China to Scrap Millions of Cars to Ease Pollution

The Chinese government has announced plans to take up to 6 million vehicles that don’t meet emission standards off the roads by the end of the year, in a bid to reduce the country’s air pollution problems.

The move is part of a plan published by China’s cabinet, the State Council, which outlined emission targets for a number of industries over the next two years. The State Council said that some pollution targets are not being met for the 2011-2013 period and that action needs to be stepped up.

China is facing a “tough situation” in hitting its targets for energy and emissions for 2015, Xu Shaoshi, Chairman of the National Development and Reform Commission was quoted by state media.

One fifth of the vehicles to be scrapped will be in the northern regions of China, which have been the worst hit with air pollution. Hebei province, where seven of China’s smoggiest cities are located, has been ordered to scrap 660,000 cars that don’t meet emission standards. Up to 333,000 will be taken off the roads in the capital Beijing and 160,000 in Shanghai.

More vehicles will be scrapped next year with up to 5 million being removed from the roads of highly developed regions including the Yangtze River Delta, the Pearl River Delta and the smog-choked region of Beijing-Tianjin-Hebei.

“Strengthening control on vehicle emissions will be a major agenda item for the country’s energy savings, emissions reductions, and low-carbon development during the next two years,” the plan said.

According to the state news agency, Xinhua, removing these older vehicles from the roads will help China to meet some of its green targets such as reducing energy consumption, and will also help to reduce emissions of sulfur dioxide by 2 percent a year and emissions of nitrogen oxides by 5 percent per year.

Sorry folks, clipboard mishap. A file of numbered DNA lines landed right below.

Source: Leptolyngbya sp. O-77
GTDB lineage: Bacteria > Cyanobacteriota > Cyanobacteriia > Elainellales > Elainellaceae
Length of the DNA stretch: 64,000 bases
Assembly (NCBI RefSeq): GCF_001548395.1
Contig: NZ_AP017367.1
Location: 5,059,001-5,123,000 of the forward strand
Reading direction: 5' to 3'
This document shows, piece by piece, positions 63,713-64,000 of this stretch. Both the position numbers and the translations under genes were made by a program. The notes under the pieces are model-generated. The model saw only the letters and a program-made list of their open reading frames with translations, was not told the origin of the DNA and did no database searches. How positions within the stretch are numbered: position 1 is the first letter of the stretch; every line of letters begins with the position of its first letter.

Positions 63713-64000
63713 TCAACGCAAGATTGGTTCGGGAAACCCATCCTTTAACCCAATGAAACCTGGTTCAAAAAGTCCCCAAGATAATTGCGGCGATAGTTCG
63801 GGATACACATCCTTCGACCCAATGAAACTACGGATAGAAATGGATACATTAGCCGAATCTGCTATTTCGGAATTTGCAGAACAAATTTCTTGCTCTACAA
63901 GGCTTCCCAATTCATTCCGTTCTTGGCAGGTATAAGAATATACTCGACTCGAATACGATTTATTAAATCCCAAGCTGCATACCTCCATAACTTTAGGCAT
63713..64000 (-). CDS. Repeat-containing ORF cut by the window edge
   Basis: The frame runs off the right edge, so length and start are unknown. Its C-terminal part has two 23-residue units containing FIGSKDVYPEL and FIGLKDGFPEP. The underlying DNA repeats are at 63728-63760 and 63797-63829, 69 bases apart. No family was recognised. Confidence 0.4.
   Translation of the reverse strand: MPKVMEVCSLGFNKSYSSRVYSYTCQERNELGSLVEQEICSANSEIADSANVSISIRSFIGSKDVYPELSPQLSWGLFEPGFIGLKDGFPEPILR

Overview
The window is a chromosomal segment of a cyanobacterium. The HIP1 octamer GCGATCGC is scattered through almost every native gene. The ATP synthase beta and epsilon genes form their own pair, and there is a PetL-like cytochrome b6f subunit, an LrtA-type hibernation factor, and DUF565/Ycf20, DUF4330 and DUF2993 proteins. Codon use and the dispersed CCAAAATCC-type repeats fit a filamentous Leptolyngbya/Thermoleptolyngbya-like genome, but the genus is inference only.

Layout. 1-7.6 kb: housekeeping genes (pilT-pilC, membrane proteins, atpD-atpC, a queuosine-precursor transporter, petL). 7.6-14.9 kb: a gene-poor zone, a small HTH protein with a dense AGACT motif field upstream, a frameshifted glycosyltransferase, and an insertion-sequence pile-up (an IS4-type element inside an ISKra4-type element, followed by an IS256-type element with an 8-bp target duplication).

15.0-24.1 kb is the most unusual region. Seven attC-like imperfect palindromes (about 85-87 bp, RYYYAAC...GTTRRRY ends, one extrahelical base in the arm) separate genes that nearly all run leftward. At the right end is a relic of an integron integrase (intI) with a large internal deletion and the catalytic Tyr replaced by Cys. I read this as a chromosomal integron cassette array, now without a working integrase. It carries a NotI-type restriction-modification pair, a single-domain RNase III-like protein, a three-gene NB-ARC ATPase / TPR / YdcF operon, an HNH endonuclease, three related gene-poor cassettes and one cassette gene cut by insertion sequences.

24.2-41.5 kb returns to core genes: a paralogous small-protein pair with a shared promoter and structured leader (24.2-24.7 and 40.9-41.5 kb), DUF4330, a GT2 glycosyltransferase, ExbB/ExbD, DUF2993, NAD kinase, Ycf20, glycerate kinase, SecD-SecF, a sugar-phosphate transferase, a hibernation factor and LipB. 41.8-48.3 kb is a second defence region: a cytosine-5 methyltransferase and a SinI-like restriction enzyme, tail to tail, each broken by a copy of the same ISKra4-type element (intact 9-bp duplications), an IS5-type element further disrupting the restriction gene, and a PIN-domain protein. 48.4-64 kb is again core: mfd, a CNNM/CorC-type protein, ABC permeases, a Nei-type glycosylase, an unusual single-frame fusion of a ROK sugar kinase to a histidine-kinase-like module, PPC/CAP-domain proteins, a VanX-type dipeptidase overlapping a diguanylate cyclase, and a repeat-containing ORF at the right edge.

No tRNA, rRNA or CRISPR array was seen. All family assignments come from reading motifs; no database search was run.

The Ministry of Environmental Protection said that 7.8 percent of cars on China’s roads do not meet the minimum national standards. According to figures published by Xinhua, 31.1 percent of air pollution in Beijing comes from vehicle exhaust emissions.

A number of Chinese cities have started restricting vehicle licenses as a way of reducing car use. The city of Hangzhou recently restricted the number of new car licenses it issues and will only issue new plates via an auction and lottery. The cities of Beijing, Shanghai, Guangzhou, Guiyang and Tianjin also limit the number of new vehicles registered each year.

According to the plan issued by the State Council, the government will also reduce coal consumption and introduce more green technologies. Xu Shaoshi was quoted in state media saying that a report will be published monthly on how regions are carrying out energy reductions.

The State Council also issued guidelines to increase food safety. In a statement, it said that there will be more measures taken to deal with soil and water pollution. There will also be punishment for those who are found to be using banned pesticides.

Tackling pollution has become a top priority for the Chinese government. Years of rapid economic development have left the country with high levels of air, soil and water pollution.

The often hazardous levels of air pollution in some cities regularly make headlines worldwide. While a recent government report estimated that 20 percent of the country’s farmland is polluted and the land and resources ministry has said that nearly 60 percent of groundwater is polluted.

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Shanghai-based journalist is a Guardian environment blogger and also reports for Scotsman and Al Jazeera.